She smiled. "He's not a lunatic. That's a pen name, by the way; hardly anyone knows who he really is. He writes about a lot of useful things, though."

"Like how to make a grenade launcher in your rumpus room?"

"That one was from his mercenary days. He's mellowed out some since then. Now he's more about independence, and readiness, and self-sufficiency, you know? The joys of living off the grid."

Ah yes, the joys of living off the grid. Whatever those joys are. It's not clear. Nor is it clear which books in her library are used to "smear" teabaggers, and which are written by their "enemies." But when Noah asks about Ragnar Benson, Molly confides two things.

First, Ragnar Benson is Hollis' uncle. (Faction!) Secondly, Ragnar has retired and Hollis now writes books under that name.

See? I told you this chapter was creepy. There really is a Ragnar Benson (a pseudonym) who writes books with titles like Guerrilla Gunsmithing, Breath Of The Dragon: Homebuilt Flamethrowers, Home-Built Claymore Mines: A Blueprint For Survival, The Most Dangerous Game: Advanced Mantrapping Techniques. These books are real. Scary as that may be.

And one of the characters, one we, the reader, are supposed to have some affection for, is now revealed to be that author. It's mind boggling. It's really unfathomable. I don't want the heroes of my books to be people who've authored Homemade C-4: A Recipe For Survival. The idea that someone else does is really unsettling.

Molly and Noah sink into the hammock, with Noah suggesting "What do you say we just stay here like this, for a really long time." Molly would love to, but she can't. Though, I am pretty sure Noah wasn't being literal. Molly encourages him to finish his tea, which he does in one long swallow.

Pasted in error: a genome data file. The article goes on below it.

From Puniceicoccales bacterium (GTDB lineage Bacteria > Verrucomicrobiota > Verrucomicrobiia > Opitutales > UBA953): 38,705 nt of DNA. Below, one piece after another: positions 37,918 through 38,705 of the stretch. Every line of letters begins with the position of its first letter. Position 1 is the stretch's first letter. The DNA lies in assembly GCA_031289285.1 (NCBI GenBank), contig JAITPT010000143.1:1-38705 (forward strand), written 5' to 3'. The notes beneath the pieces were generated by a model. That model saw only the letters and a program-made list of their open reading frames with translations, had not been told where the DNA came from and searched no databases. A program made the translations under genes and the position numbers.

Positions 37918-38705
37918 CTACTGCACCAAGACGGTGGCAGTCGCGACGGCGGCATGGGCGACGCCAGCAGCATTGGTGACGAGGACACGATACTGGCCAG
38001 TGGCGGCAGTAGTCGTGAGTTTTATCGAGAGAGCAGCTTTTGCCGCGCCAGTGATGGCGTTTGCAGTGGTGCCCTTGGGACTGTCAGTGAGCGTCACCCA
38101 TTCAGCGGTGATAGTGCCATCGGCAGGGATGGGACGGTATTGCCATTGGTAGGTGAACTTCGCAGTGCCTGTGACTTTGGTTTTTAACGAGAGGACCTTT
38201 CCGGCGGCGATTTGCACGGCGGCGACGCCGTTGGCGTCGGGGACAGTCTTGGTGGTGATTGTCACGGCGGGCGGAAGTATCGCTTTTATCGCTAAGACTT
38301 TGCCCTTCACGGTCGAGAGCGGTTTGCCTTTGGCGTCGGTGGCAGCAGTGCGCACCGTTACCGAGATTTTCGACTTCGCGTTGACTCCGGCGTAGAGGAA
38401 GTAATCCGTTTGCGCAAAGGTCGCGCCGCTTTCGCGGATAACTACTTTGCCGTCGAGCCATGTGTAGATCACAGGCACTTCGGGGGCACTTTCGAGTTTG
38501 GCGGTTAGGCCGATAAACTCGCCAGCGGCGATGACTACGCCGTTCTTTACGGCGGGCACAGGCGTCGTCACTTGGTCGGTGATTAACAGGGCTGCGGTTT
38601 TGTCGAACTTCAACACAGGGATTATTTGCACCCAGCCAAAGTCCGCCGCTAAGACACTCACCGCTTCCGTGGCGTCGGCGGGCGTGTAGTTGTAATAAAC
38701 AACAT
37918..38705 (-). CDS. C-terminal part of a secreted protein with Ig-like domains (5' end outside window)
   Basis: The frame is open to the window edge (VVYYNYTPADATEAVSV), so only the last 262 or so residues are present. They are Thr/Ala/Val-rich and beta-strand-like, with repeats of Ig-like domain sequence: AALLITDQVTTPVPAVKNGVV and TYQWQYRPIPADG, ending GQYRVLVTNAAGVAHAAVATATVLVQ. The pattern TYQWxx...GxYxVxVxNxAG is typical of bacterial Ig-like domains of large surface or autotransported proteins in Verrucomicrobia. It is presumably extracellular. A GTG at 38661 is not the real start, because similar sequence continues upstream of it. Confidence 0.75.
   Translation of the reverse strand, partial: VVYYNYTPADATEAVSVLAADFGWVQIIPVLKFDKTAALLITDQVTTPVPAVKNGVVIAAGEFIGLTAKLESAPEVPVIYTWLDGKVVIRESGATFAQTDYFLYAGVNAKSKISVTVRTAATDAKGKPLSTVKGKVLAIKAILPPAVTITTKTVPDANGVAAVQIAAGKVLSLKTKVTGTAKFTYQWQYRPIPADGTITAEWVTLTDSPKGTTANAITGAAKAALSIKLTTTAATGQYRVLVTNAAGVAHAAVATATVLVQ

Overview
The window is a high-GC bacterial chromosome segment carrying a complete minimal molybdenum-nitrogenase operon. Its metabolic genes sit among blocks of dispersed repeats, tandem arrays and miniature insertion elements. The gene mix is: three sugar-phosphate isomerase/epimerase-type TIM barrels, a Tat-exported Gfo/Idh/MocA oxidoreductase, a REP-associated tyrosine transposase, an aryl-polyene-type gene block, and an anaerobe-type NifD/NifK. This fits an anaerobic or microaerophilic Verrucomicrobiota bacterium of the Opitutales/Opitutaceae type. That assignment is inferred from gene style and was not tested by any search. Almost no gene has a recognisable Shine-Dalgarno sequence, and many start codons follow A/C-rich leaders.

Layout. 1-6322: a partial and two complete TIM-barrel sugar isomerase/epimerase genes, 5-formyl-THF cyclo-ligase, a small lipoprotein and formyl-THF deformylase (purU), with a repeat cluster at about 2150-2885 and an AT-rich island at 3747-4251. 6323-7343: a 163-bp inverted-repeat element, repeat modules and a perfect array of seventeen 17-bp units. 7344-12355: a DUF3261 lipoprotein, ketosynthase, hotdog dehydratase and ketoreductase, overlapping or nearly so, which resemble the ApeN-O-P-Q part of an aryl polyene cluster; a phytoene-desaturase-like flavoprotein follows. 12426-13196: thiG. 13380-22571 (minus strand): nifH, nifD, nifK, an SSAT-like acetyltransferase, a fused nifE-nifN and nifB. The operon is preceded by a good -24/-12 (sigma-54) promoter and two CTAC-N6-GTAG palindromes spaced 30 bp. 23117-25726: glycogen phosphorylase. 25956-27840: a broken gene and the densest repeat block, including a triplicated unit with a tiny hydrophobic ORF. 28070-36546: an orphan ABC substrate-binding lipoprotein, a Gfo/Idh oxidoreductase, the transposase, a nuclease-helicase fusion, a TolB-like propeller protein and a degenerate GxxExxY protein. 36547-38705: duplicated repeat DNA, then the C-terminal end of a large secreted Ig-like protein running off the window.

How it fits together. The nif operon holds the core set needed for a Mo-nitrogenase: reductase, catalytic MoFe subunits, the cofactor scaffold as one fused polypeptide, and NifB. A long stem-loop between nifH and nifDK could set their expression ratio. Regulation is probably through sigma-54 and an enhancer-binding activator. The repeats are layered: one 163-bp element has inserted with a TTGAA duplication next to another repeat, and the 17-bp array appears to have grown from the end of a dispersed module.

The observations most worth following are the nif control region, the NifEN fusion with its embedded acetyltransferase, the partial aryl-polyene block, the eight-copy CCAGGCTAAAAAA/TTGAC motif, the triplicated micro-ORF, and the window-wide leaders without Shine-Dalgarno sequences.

Molly shows Noah her bracelet. It is inscribed with a Thomas Paine quote "We have it in our power to begin the world over again" on one face. On the other: "Faith Hope Charity."

"I guess I don't really understand," Noah said. "I mean, I understand those words, but that's not really a battle plan, is it? Do you know what you're up against?"

"Yes," Molly said. "But I doubt that our enemies do."

"So tell me."

She explains, sort of, what it all means. No, it doesn't really make sense. She tells how 'no taxation without representation' was coined by a preacher and how the French revolution failed because they don't believe in God in France. (Which totally goes against what I learned in The Da Vinci Code. Wasn't Amélie's grandpappy Jesus? She was French, right? No? Argh!)

"Our rights come from a higher power, Noah. Men can't grant them, and men can't take them away."